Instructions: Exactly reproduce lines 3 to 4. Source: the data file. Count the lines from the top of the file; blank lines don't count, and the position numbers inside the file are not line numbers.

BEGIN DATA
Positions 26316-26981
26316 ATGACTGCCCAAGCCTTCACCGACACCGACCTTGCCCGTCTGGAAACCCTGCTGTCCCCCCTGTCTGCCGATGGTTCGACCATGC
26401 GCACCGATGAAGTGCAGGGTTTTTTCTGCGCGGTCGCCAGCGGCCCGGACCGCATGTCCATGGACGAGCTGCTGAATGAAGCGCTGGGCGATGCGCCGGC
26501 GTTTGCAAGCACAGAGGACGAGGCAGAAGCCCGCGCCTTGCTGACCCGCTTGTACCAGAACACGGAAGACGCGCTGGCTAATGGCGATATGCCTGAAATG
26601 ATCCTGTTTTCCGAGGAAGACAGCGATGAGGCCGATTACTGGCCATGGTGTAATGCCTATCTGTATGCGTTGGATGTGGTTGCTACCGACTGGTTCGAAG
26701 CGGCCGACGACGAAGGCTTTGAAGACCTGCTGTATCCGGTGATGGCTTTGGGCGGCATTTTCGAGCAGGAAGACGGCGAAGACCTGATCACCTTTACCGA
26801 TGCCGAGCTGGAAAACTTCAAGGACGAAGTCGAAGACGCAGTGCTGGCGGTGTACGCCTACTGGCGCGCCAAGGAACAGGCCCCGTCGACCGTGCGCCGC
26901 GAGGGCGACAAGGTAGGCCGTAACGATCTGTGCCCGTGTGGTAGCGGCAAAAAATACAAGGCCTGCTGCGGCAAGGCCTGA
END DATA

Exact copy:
26401 GCACCGATGAAGTGCAGGGTTTTTTCTGCGCGGTCGCCAGCGGCCCGGACCGCATGTCCATGGACGAGCTGCTGAATGAAGCGCTGGGCGATGCGCCGGC
26501 GTTTGCAAGCACAGAGGACGAGGCAGAAGCCCGCGCCTTGCTGACCCGCTTGTACCAGAACACGGAAGACGCGCTGGCTAATGGCGATATGCCTGAAATG